Grimm's law


Grimm's law

noun \ˈgrimz-\

Definition of GRIMM'S LAW

:  a statement in historical linguistics: Proto-Indo-European voiceless stops became Proto-Germanic voiceless fricatives (as in Greek pyr, treis, kardia compared with English fire, three, heart), Proto-Indo-European voiced stops became Proto-Germanic voiceless stops (as in Latin duo, genus compared with English two, kin), and Proto-Indo-European voiced aspirated stops became Proto-Germanic voiced fricatives (as in Sanskrit nābhi, madhya mid compared with English navel, Old Norse mithr mid)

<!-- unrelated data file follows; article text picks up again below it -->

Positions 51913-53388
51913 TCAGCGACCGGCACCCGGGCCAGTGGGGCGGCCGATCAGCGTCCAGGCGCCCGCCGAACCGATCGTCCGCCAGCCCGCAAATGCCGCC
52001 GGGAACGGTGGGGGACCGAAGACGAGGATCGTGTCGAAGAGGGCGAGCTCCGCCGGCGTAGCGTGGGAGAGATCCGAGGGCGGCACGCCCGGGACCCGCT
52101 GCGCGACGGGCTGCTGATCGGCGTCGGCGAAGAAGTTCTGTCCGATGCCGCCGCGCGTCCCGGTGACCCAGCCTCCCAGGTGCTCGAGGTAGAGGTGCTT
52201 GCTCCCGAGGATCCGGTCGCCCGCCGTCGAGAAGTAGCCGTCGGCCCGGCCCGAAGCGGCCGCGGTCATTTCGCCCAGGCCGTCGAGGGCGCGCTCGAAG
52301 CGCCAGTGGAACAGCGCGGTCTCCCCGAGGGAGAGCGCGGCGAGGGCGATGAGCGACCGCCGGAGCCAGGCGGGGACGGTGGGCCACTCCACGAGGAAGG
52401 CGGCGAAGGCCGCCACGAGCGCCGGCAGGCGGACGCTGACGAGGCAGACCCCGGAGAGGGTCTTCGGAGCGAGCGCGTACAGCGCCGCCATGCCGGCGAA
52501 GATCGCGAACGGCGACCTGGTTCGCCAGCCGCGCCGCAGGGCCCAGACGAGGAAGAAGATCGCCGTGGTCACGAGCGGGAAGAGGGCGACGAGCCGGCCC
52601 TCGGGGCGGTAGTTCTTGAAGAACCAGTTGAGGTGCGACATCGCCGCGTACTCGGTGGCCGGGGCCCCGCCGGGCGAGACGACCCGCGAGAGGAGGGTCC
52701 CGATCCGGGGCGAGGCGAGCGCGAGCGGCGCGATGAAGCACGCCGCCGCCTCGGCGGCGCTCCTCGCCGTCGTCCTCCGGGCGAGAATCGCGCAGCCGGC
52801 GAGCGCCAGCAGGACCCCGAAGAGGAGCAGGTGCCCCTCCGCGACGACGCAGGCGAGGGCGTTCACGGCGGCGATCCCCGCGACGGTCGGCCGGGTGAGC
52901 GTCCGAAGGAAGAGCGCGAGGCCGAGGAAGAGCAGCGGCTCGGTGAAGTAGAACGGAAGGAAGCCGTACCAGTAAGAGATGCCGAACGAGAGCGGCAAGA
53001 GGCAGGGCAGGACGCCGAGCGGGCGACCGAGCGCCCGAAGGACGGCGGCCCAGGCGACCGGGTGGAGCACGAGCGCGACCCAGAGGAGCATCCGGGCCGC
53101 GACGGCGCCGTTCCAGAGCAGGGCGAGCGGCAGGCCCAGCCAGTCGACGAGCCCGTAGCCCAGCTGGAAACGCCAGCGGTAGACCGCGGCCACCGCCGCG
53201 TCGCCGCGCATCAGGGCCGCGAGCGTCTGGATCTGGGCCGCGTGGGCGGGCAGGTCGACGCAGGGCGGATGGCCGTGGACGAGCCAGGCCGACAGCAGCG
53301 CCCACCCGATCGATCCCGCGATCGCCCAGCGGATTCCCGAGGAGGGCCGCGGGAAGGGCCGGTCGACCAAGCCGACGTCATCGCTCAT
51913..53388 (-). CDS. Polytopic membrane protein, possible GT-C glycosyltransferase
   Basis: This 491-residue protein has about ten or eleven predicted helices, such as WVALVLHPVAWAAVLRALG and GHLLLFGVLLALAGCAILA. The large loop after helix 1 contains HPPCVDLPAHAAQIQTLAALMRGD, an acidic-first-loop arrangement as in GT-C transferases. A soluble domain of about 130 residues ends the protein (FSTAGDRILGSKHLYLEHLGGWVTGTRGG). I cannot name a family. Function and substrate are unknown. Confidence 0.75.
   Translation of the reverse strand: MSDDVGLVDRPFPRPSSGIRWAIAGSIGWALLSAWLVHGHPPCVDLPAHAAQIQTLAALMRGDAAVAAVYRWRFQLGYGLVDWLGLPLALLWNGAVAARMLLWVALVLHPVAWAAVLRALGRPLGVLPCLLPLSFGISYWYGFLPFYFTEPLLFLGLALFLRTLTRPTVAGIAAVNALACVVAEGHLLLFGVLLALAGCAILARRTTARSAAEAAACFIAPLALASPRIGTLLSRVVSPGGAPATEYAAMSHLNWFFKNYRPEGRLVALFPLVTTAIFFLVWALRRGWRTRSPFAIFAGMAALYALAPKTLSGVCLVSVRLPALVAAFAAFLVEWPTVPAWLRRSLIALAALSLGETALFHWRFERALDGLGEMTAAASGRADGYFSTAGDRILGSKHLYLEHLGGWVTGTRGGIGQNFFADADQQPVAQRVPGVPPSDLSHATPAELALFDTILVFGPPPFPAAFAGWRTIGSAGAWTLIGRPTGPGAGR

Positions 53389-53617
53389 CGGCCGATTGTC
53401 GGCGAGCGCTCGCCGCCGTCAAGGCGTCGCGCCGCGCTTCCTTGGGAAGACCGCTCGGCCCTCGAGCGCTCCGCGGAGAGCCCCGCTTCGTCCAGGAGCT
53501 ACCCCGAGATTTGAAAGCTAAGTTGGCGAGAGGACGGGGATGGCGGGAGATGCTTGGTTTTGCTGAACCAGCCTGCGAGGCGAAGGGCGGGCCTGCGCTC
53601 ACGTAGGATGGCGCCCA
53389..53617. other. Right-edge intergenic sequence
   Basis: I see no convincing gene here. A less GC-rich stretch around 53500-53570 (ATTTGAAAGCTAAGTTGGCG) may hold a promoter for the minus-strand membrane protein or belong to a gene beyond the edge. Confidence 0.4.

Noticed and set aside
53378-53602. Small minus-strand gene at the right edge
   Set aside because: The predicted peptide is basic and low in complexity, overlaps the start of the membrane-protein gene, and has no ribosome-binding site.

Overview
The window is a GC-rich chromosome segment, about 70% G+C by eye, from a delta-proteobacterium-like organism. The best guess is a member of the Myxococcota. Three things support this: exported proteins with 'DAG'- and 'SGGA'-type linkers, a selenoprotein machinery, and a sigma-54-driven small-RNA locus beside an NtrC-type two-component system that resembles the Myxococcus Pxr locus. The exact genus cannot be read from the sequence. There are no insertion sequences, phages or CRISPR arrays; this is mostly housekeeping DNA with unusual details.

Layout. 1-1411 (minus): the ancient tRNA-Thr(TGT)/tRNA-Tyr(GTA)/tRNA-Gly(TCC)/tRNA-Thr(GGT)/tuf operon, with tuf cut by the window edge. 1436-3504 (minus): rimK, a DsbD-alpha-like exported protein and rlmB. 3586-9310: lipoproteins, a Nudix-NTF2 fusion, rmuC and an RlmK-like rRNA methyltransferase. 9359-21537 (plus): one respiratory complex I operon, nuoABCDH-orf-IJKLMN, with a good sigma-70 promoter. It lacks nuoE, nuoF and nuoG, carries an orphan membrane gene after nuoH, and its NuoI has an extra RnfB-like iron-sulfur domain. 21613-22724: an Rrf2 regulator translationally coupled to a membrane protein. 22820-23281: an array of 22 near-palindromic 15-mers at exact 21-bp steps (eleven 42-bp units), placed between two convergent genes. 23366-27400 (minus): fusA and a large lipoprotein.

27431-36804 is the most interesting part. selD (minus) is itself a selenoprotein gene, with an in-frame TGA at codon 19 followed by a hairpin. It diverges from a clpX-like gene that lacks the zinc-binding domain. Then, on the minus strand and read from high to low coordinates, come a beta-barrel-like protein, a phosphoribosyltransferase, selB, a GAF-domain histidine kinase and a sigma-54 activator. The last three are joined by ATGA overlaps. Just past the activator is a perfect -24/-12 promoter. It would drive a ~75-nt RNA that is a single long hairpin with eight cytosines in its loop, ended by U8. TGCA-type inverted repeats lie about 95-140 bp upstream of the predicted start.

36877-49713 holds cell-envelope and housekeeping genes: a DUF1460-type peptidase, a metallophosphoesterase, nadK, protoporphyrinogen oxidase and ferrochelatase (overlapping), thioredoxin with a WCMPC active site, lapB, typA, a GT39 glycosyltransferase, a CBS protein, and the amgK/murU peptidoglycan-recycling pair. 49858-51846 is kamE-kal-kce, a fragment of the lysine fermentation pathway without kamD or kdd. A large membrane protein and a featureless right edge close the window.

Origin of GRIMM'S LAW

Jacob Grimm
First Known Use: 1838

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